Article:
The Chocolate Bar is a buffet-style dessert bar located in the Cafe Fleuri which is located inside Langham Hotel in Boston.  I heard about the bar from a friend of mine and knew that I simply had to visit.  A chocolate themed dessert bar?  I'll take two, please!  Since the Chocolate Bar is only open on Saturdays we made reservations well in advance to ensure we could enjoy such a delicious experience.

Little did I know that the Chocolate Bar only serves desserts.  We arrived at the hotel late Saturday morning with empty tummies, assuming that we could order a small traditional breakfast before partaking in the chocolatey free-for-all.  Unfortunately this wasn't the case.  When we were seated we were given a small drink menu but nothing more.  Perhaps I could have ordered something else if I had simply asked but we just went with the flow, ordered a few alcoholic drinks and started at the buffet.
My drink, Chocolate Banana Martini
Brandon's drink, White Coco Martini
The Chocolate Bar buffet is easily the largest assembly of desserts I had EVER seen.  Cannolis, crepes, ice cream, pastries, and even a chocolate fondue station with fresh fruit.  Every dessert you ever heard of and even some you never knew existed are all laid out in a decadent display.  My favorite non-chocolate dessert was a square puffy donut-like pastry sprinkled in cinnamon and sugar whose names escapes me.  Let's just call it the square donut.  My favorite chocolate dessert was easily the single-serve chocolate lava cakes.  SO delicious.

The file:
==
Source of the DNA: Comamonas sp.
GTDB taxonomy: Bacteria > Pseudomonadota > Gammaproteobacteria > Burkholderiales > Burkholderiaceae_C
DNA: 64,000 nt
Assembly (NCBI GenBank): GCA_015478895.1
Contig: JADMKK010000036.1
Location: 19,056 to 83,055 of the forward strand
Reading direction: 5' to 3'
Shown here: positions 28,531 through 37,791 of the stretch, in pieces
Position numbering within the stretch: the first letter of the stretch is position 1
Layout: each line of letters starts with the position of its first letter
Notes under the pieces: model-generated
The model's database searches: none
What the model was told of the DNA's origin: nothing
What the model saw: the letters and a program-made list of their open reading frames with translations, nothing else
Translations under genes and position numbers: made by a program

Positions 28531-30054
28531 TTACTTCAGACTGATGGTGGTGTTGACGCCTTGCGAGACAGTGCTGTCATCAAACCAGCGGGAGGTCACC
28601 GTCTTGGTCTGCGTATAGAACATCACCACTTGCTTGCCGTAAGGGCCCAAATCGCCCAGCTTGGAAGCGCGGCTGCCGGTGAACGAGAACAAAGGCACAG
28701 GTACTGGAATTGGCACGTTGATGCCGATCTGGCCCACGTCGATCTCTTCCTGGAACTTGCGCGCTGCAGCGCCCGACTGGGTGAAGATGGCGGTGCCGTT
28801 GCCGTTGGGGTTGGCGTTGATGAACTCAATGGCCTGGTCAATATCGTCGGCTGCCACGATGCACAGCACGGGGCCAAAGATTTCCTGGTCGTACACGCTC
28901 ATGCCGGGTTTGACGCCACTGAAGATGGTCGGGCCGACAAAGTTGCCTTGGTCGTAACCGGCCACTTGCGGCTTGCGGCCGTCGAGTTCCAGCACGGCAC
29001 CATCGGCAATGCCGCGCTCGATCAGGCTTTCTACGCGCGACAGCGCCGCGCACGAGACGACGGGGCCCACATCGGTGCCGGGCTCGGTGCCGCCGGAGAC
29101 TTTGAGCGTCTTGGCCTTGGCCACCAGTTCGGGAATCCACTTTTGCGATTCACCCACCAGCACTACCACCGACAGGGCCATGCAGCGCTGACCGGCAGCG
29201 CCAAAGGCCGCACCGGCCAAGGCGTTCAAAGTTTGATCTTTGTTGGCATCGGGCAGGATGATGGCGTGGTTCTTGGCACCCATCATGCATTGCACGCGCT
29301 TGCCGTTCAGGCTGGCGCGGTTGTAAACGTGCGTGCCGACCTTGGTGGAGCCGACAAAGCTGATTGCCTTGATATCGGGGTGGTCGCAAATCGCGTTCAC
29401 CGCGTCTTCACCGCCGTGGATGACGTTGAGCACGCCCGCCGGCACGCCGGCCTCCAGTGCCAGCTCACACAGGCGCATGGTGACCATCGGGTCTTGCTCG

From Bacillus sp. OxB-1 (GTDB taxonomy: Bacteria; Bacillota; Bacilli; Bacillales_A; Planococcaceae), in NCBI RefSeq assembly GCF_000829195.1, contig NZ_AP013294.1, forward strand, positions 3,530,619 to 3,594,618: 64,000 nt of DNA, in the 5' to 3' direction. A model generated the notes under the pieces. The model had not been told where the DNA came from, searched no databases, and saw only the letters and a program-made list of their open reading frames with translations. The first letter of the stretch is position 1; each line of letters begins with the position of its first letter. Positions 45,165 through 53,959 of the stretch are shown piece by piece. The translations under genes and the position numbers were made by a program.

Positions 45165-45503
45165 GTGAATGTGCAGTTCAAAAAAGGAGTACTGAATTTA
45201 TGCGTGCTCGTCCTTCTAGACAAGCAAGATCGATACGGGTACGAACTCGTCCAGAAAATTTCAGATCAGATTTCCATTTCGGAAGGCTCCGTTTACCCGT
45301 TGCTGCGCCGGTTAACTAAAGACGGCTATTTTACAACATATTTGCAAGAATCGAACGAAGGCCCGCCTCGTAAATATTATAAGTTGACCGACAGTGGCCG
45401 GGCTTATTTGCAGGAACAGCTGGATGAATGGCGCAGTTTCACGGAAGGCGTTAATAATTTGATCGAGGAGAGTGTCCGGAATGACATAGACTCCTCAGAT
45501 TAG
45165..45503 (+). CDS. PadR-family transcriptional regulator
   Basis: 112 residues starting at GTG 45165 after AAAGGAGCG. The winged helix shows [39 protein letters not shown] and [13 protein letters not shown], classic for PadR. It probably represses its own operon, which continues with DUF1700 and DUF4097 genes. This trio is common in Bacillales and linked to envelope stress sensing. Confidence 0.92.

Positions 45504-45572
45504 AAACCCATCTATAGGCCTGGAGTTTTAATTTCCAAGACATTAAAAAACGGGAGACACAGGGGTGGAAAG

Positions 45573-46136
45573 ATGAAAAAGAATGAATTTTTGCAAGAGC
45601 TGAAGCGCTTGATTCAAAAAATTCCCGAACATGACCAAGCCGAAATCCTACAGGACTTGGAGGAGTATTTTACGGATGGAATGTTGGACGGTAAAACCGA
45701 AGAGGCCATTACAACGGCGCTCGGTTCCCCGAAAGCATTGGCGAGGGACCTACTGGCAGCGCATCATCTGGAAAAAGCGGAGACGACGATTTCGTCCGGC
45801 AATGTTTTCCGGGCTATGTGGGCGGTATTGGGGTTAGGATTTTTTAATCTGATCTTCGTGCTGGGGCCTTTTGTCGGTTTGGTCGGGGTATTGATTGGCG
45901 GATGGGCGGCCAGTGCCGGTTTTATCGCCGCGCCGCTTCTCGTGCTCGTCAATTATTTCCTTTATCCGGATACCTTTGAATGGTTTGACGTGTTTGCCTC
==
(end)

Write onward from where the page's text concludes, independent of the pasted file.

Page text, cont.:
Chocolate Bar, Boston

Despite being such a plentiful buffet Brandon and I simply couldn't eat more than 2 plates apiece without feeling as though we would have a heart attack.  In hindsight I wish we had eaten a banana or cup of oatmeal before we had gone but it's a lesson we learned if we ever decide to go back.

The Verdict:  ★★★ The Chocolate Bar was an enjoyable but expensive lunch for us.  The 2015 prices for adults are $42 per person which is pretty steep considering the wait staff were not very attentive and the DJ was a little loud and annoying.  Still, I would consider going back if I had family visiting that really wanted to eat here or for a special occasion with Stink.   

How to Get There: Cafe Fleuri is located in the Langham Hotel on Franklin Street in Boston.  It was a walkable distance from our hotel but it is also just 1/3 mile from the New England Aquarium which has ample parking garages for reasonable prices. 

What To Try: No visit is complete without stopping by the crepe station and chocolate fondue fountain.

Child Friendly?  Children are welcome to the Chocolate Bar and I'm almost positive that Stink could eat her weight in chocolate if she were allowed to roam free at the buffets.  Still, the prices are still expensive for kids at $29 per child ages 5-12.  Kids 4 and under eat free so it's for this reason that I might take Stink before her 5th birthday.

Pet Friendly?  Langham Hotel used to be a pet-friendly hotel but they no longer are.  We chose to stay at the Nine Zero Hotel which I highly recommend if you're bringing Fido.